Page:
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Home > Garbage and Recycling > Recycling At Your Business  

Garbage And Recycling: Recycling At Your Business

We will never pretend to know your business better than you. Therefore, we won't waste your time telling you how to run it. Our mission: to help you come up with a plan that best fits your needs without hurting the bottom line.


The bottom line:
It's a simple formula.

Money in - Money out = The bottom line.

     The common perception is that a recycling program at a business will have a negative impact on the bottom line. Many companies are finding that with a few simple changes they can actually enhance that bottom line while diverting waste from the landfill.
     We ask you to consider taking a new integrated approach to your company's waste.

Asset or Liability?
For a long time, it has been easier (and cheaper) to pile up your company's waste, and pay to have someone pick it up and take it away. That makes your company waste a liability. Recycling programs in the past have added labor costs, space allocation costs and the cost to have someone take it away. Therefore, the program is a liability on top of a liability.
     There is another way to think about this. Everything that comes into your loading bay is your company's property. When that property has reached the end of it's current usefulness, it is your decision to consider it a liability or an asset.
     You don't have to recycle everything. The goal here, is to lessen your waste liability, nothing more. If you become a "zero landfill contributor" in the process, that's great.

Where can we start?
At the beginning, of course. What we mean is that your waste doesn't even start at your company, it starts at your vendors. Some materials will come on pallets, in boxes, wrapped in plastic or even protected in foam.
     We are not suggesting you change vendors or change anything about the quality of product you create. We merely suggest you ask a few questions.
  • Can the materials be delivered safely (without breakage) with less packaging?

  • Can your vendor take back some or all of the packaging on their next delivery?

  • Can we use some of the vendors packaging for our own shipping?

  • Is this packaging commonly recyclable? If so, can we make arrangements to drop off or pick up?
Special Note: Your customers might ask these questions of you as well.

Key locations:
Identify where the biggest waste events happen on your property. Here we mean the places at your company that create the largest amount of discarded materials. These materials could be solid, liquid or airborne. For many businesses this could be at the printer, the bathroom, the middle of an assembly line or even outside the building. 
     For many companies the "shipping/receiving" area is one of the biggest "waste event" areas. Discard decisions are made all the time in this area. Therefore, the shortest path to the dumpster is usually from "shipping/receiving".

Key location evaluation:
Now that you have identified the key locations of the larger waste events at your company, it is time to ask some basic questions.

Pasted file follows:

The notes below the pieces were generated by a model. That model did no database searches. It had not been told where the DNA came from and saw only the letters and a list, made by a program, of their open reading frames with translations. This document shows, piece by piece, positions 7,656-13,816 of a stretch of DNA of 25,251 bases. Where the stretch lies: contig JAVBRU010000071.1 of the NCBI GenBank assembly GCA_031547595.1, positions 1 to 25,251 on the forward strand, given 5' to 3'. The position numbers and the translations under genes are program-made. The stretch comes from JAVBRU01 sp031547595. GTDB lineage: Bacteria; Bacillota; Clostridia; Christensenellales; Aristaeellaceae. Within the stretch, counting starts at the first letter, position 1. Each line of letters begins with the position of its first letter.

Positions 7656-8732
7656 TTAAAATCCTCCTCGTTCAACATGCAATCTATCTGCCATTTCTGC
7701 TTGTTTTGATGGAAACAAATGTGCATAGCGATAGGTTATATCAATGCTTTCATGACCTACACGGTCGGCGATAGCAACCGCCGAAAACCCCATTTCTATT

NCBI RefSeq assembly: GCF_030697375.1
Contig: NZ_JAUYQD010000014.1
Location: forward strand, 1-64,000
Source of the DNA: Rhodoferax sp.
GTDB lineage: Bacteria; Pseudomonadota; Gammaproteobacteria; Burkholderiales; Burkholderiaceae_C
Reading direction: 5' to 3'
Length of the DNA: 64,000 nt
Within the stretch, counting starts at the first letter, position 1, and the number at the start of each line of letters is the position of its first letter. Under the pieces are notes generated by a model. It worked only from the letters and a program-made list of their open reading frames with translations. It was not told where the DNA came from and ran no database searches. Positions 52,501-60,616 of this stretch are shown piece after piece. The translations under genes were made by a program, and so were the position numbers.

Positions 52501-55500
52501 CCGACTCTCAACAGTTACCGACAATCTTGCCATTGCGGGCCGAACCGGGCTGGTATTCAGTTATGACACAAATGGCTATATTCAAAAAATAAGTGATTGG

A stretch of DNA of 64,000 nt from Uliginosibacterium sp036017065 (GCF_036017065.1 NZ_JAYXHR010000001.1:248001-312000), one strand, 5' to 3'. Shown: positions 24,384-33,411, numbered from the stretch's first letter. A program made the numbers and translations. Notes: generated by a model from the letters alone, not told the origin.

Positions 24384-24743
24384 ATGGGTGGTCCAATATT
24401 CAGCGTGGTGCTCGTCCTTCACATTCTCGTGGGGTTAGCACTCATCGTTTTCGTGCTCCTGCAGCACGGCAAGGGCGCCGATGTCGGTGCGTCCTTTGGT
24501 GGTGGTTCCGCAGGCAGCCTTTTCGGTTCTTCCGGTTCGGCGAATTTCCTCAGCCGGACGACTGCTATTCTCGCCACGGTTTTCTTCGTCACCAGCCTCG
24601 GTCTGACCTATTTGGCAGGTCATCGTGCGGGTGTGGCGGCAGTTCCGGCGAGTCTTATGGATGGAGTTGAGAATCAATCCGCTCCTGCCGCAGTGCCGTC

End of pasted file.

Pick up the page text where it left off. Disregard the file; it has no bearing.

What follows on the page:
• What is the mix of discard (% paper, % plastic, etc)?

  • Can this key location be moved closer to the dumpster location?

  • Can this discard be easily* used/reused at this location?

  • Can this discard be easily* used/reused anywhere else on the property (or in the company)?

  • Does this discard have a potential to be used as/in a new product for our company?

  • Is this discard of value to any of our employees (and can they remove it themselves)?

  • Is this discard of value to neighboring businesses?

  • Is this discard of value to any other person/business?

  • Can any other person/business come pick this up?
* "easily" means "with little or no extra resource allocation".

     Notice we use the word "value" in several questions. A resource that has value becomes an asset of your company. If anything else, this can allow you to have smaller dumpsters or fewer pick-ups or both, saving your company money.

During the process of "key location evaluation" you may create relationships with local recyclers, vendors, collectors and entrepreneurs. Some of these relationships may change over time.
     Therefore, we encourage you to re-evaluate these relationships periodically. This will help your business see alternatives that may not have existed when you first implemented your plan. You may even find an alternative that provides more value to your company.

Space and the path out:
Space is limited. The goal would be to make this "key location" take up no more space than it does now (or less). However, if you need to have separate containers for the different discards, we encourage you to make them fit in the same location. This could mean stacking containers or containers with smaller footprints.
      Ideally, collection of retasked material and garbage should be done at the same time and be taken to the same area.
     Bear in mind, your company may be able to have fewer or smaller dumpsters after these changes. Therefore, space for retasked materials will be available.
     If you have contracted janitorial services, you will want to coordinate your efforts with them.


Items in our "Waste and Recycling" section.

  • Recycle Centers:
    Home Recycling ________________
  • Composters:
    Home Recycling ________________
  • Vermicomposters:
    Home Recycling ________________
  • Garbage Bags:
    Home Recycling ________________
  • Recycle Kits:
    Home Recycling ________________




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